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12 Abr 2012

Knowing your pupils: reflections on supervised early field experiences

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It is important that physical education teachers have some knowledge of their pupils’ interests, abilities, emotions and learning styles in order to allow for the adaptation of instruction to meet pupil needs.

Autor(es): Pupils, emotions, abilities, experiences

Entidades(es):Department of Sport Sciences, University of Jyväskylä, Finland
Congreso: congreso de la asociación internacional de escuelas superiores de educación física (AIESEP)
Úbeda A Coruña, 26-29 de Octubre de 2010
ISBN: 9788461499465
Palabras claves: Professional expectations, teaching career, Physical Education Teacher

Knowing your pupils: reflections on supervised early field experiences


It is important that physical education teachers have some knowledge of their pupils’ interests, abilities, emotions and learning styles in order to allow for the adaptation of instruction to meet pupil needs. One reason for the difficulties faced by novice teachers in integrating knowledge about pupils into decision making processes is the limited nature of such knowledge. It is well established in research that teaching experience and the development of pedagogical content knowledge increase a teacher’s ability to support pupil learning. (Griffey & Housner 1999; Hall & Smith 2006; McCaughtry & Rovegno 2003; Reynolds 1992; Woods, Goc Karp & Escamilla 2000)


The purpose of this study was to examine what second-year physical education pre-service teachers learned about their pupils during supervised early field experiences. The pre-service teachers practiced once a week with the same elementary school class. This field experience lasted for 13 weeks. During this time, each preservice teacher acted as an observer, as an assistant teacher and as the teacher in charge. After each lesson the observation tasks and other experiences were analyzed through reflective discussions. The data of this study consisted of pre-service teachers’ (n=16) reflective journals, which were analyzed using qualitative content analysis (Tuomi & Sarajärvi 2002). The gender distribution was 8 female and 8 male preservice teachers.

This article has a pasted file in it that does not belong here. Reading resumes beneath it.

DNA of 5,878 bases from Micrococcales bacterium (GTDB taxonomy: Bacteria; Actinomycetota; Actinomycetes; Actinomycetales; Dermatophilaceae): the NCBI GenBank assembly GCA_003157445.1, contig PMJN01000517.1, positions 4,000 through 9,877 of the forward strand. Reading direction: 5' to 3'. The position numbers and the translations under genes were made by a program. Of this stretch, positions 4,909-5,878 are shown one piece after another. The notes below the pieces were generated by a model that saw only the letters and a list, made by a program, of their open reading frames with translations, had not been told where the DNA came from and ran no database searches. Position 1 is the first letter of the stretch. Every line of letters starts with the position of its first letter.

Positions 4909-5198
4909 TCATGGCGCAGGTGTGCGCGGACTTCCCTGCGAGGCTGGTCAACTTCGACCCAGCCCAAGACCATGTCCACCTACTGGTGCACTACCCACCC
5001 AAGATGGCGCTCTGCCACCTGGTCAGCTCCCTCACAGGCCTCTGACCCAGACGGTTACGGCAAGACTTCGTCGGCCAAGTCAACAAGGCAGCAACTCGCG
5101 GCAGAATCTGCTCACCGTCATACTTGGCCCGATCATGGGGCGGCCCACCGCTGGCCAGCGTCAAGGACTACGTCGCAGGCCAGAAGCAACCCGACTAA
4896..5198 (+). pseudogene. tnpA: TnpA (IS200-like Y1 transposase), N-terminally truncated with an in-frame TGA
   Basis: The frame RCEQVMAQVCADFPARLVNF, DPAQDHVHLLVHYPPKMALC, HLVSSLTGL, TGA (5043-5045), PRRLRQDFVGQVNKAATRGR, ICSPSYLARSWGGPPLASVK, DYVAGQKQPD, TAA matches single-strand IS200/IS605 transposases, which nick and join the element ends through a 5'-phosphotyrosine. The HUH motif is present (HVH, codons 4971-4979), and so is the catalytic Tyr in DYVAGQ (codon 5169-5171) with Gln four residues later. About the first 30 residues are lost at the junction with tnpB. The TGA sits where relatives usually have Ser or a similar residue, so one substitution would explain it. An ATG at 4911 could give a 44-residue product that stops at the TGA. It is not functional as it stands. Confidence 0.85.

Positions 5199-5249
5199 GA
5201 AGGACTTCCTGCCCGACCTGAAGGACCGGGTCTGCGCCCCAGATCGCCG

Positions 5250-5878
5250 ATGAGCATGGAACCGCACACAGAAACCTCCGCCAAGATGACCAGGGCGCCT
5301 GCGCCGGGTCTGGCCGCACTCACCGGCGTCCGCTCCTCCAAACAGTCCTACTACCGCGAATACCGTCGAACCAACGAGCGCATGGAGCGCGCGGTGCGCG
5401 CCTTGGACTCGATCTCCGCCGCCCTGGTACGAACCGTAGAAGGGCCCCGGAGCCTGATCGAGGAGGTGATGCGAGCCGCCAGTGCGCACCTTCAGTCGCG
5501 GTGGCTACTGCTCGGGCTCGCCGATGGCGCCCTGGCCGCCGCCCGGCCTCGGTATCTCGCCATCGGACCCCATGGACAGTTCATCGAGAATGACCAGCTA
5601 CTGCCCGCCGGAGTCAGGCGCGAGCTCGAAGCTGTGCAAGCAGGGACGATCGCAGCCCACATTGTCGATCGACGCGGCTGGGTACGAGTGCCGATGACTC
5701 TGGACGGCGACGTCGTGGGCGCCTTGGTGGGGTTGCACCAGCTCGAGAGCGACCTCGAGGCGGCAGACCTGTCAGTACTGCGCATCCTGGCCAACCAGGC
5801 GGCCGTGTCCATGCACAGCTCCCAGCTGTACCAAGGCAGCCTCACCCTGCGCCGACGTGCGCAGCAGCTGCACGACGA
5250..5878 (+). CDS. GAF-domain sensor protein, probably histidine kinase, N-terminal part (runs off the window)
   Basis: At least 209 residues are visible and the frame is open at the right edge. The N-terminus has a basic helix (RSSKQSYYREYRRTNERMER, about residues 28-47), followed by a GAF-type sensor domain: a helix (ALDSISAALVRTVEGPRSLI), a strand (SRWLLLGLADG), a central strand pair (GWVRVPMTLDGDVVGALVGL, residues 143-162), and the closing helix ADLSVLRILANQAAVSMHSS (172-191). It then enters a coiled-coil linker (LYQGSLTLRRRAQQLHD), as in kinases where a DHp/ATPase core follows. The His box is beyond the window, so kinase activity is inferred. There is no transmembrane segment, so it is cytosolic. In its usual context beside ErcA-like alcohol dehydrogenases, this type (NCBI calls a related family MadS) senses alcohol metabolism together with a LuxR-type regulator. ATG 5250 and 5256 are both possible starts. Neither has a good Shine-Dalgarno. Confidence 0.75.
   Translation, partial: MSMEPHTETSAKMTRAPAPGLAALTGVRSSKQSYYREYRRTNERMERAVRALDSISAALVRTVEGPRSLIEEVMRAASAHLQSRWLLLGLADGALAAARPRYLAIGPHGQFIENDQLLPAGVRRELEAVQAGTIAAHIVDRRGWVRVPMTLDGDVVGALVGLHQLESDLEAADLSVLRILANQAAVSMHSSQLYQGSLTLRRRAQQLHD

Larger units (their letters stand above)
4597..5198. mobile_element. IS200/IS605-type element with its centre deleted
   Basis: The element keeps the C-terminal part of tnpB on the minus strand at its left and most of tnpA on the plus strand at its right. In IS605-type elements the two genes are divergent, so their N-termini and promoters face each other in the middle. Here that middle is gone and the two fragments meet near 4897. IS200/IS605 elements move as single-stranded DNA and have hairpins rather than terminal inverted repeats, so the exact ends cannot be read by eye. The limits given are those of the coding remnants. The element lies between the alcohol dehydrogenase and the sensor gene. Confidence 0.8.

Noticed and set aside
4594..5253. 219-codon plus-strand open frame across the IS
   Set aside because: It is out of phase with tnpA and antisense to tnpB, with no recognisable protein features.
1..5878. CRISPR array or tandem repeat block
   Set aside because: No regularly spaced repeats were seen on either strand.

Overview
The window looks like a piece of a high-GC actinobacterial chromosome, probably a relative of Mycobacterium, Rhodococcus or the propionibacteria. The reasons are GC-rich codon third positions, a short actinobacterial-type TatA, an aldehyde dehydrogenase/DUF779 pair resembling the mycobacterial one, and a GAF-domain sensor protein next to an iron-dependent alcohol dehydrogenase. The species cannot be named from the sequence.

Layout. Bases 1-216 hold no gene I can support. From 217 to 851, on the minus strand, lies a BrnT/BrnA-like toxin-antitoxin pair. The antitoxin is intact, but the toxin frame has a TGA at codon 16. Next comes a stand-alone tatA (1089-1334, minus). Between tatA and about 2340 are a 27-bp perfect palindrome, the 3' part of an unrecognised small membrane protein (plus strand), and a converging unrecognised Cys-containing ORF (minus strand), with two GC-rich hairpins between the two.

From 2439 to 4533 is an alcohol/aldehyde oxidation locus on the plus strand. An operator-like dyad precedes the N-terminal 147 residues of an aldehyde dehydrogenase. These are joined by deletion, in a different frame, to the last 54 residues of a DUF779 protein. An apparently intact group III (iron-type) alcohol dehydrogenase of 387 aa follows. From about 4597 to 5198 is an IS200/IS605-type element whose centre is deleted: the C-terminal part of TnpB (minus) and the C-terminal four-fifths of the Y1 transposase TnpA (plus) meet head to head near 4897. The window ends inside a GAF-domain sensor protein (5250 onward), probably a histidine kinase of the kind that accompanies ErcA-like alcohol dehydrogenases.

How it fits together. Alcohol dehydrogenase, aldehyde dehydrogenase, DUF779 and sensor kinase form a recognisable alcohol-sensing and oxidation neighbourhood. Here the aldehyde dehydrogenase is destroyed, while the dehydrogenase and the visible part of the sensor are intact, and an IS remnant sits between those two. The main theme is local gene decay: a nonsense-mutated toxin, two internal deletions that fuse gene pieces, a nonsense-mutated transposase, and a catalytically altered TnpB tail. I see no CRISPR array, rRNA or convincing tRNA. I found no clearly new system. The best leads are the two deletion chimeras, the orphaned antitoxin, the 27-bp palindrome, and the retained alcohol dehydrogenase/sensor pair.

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Contenido disponible en el CD Colección Congresos nº16.

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Weekly contact with the same class provided the pre-service teachers with a good opportunity to develop their knowledge and understanding of the pupils and improve the teacher-pupil interaction. The thoughts and perceptions of the pre-service teachers about their pupils were quite varied. Most of the comments in the journals referred to the pupils’ level of enthusiasm, motivation, involvement, physical activity and effort during the physical education classes. The pre-service teachers also frequently commented on the characteristics of individual pupils, focusing particularly on their skill level and their interaction with peers and the pre-service teachers.

In their reflective journals the pre-service teachers made specific comments related to pupils, instructions, and their own teaching behaviour, but they also found connections related to 1) the teacher-pupil relationship and teaching 2) the interaction between management or class atmosphere and teaching, 3) the role of pupil diversity and teaching, and 4) pupil interest and curriculum selection (Table 1). These results were consistent with Woods, Carp and & Escamilla (2000), who found that, through early field experience, pre-service teachers begin to make connections between knowledge of students and its implications for teaching.